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Lorry1 05-02-2008 09:08 AM

Help-My horse is lame
I bought a QH gelding last December for $450 that I thought was a bargain. Come to find out when I started riding him this spring, he was giving me a hard time and didn't want to go. His right leg was a little swollen. I didn't think much of it until I had a trainer come over who told me that he wasn't a QH but a registered standardbred that has previous injury and shouldn't be ridden for more than an hour at a time and no trotting or running. I also was told he was only 15 and learned that he was 23 from my equine dentist.

I've been told it would be very expensive and probably wouldn't help at this point in his age to have his leg xrayed and treated. This is my first horse and I am truly bummed. I carry water to him all winter long and even though he's a good boy, I just don't want to keep him and continue this for another winter if I can't ride him at all. I also don't want to have to put him down. Any suggestions?
I'd never buy another horse without being vet checked.

Dumas'_Grrrl 05-02-2008 11:06 AM

You could try to sell him "as is" as a pasture mate or pet. Talk to some reputable local animal rescues and see if they know of anyone willing to take in an older fellow. I would be honest in advertizing him. You paid $450 to learn some lessons...It could have been worse. Keep and open mind and heart and you should be able to find a good home for him.

JustDressageIt 05-02-2008 02:45 PM

BE CAREFUL selling him. If there's one thing I've learned dealing with less expenisve horses it's that kill buyers come in many shapes and forms; some may say that they're looking for a quiet pasture pet for their daughters, some say they're looking for a horse to keep as a companion; when really they're just kill buyers.
Make sure that you get references, and if possible, go visit the prospective buyer's barn. Get a written agreement that this horse is not to be sold without notice to you, if you'd like buyback rights.

It is very hard to find a good home for chronically lame horses; the market is saturated with horses right now, and you can find a really good, young, broke horse for about the same price you bought this one for, so you have to take precautions when you sell.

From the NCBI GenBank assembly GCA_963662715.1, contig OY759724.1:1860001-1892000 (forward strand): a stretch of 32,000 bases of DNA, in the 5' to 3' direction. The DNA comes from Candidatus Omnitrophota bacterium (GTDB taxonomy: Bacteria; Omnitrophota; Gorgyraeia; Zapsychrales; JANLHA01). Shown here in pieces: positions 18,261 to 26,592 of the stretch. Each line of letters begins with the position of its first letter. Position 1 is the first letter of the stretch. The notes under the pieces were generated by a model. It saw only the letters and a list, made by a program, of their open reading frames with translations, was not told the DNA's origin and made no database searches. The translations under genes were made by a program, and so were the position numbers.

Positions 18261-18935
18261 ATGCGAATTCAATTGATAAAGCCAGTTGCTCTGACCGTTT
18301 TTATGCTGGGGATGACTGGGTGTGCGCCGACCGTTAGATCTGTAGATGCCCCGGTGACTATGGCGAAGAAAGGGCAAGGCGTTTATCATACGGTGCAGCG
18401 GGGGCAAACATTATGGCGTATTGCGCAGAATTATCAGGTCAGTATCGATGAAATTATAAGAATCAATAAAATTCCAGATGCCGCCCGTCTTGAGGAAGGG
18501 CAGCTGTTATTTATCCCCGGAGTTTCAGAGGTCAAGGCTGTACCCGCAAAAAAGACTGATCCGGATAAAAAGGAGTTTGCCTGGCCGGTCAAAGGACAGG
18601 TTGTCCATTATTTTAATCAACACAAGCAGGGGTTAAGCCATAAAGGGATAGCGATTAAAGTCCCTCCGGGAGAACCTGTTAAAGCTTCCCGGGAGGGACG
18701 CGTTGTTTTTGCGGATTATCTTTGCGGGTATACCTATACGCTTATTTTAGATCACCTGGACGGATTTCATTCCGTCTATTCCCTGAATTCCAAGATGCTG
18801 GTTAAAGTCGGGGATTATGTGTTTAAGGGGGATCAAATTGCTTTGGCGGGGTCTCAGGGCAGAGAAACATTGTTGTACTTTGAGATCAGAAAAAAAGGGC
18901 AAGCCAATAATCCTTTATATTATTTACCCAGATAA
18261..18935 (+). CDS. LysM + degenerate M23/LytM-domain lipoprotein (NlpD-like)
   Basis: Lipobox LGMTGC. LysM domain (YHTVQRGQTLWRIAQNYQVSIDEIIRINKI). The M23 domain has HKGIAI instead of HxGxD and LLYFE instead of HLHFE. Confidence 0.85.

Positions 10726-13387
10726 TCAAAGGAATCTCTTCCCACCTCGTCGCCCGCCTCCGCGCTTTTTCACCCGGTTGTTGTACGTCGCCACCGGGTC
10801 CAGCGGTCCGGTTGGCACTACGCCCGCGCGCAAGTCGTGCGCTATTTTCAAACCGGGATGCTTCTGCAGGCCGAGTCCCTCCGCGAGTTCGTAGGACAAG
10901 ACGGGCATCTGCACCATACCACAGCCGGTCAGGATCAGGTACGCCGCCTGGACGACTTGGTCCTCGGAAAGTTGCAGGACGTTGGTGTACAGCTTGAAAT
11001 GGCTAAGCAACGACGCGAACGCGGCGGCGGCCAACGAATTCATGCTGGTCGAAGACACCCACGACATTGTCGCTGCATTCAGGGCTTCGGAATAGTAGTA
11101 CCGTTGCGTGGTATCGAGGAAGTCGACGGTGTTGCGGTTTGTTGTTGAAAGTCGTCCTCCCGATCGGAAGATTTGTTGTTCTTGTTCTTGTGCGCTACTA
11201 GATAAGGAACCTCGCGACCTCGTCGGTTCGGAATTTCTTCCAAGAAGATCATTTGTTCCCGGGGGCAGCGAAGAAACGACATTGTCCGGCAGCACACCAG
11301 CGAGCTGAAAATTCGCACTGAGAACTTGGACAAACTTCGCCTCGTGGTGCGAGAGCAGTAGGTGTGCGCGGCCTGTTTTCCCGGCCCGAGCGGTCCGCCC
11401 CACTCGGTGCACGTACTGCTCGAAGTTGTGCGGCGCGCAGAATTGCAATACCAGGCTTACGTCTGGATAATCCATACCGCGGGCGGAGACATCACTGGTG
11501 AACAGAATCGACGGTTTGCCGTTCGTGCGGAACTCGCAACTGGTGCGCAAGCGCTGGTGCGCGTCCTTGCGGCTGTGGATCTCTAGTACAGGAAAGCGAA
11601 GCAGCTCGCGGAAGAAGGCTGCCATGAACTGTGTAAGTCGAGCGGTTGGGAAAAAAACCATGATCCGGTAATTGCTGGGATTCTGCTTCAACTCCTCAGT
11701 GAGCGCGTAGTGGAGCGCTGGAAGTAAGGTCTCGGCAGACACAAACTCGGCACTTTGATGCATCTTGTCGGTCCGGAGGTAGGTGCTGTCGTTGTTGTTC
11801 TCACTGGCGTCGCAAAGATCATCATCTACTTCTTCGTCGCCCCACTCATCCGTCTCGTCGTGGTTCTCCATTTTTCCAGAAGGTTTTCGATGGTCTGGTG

Here is my honest opinion:
In all honesty, take pity on this guy and put him down... chances are you'll be saving him from a lot of heartache down the road. It might be hard for you to do, but he's 23 and lame - the chances oh him finding a perfect home (I hate to say) are slim.

Lorry1 05-02-2008 04:47 PM

Thanks for your replies, I appreciate it. I don't plan on selling him to someone and not be honest with them about him. I will give him away to the right home and make sure he's not going to be resold. The home I may be sending him to is a couple of older folks who have a big pasture and they just like to watch the animals and said I could also go visit him. The last thing I want to do is sell him to someone who will just have him shipped. I just don't have the heart to put him down. He's such a sweet horse and seems to have a lot of life just can't be ridden. However, I would rather put him down than have him go to someone who will try to use him anyways in spite of his pain. When he's not ridden, he does okay. Thanks again for your advice.

Ryle 05-02-2008 06:55 PM

You know, I would go ahead and at least get YOUR vet to assess him and take a couple of x-rays. The info on the horse that your trainer has could be wrong or the prev. vet could have mis-diagnosed him. At least find out from a VET who has actually seen the horse that he's untreatable/unusable before you go and hand him off or put him down.

PoptartShop 05-02-2008 07:26 PM

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I would also put him to get out of his misery? Only because you can't really be sure about who's going to want a 23 yr old lame horse...but hey someone good might come around. ;) It might be better for him overall.

Lorry1 05-03-2008 08:13 AM

Hey Riley, thanks for the ray of hope. Do you really think a 23 year old has a chance to get better? He's been a full 5 months and the knee is still swollen. It gets much worse when I ride him, but I've given that up now. Although just last night he was old in the pasture running around looking for his goat buddy. But just upon watching him stand in a matter of five minutes he lifts that bum leg and puts in down again. I've got a little time to decide here but really want to do what's best for Willy.

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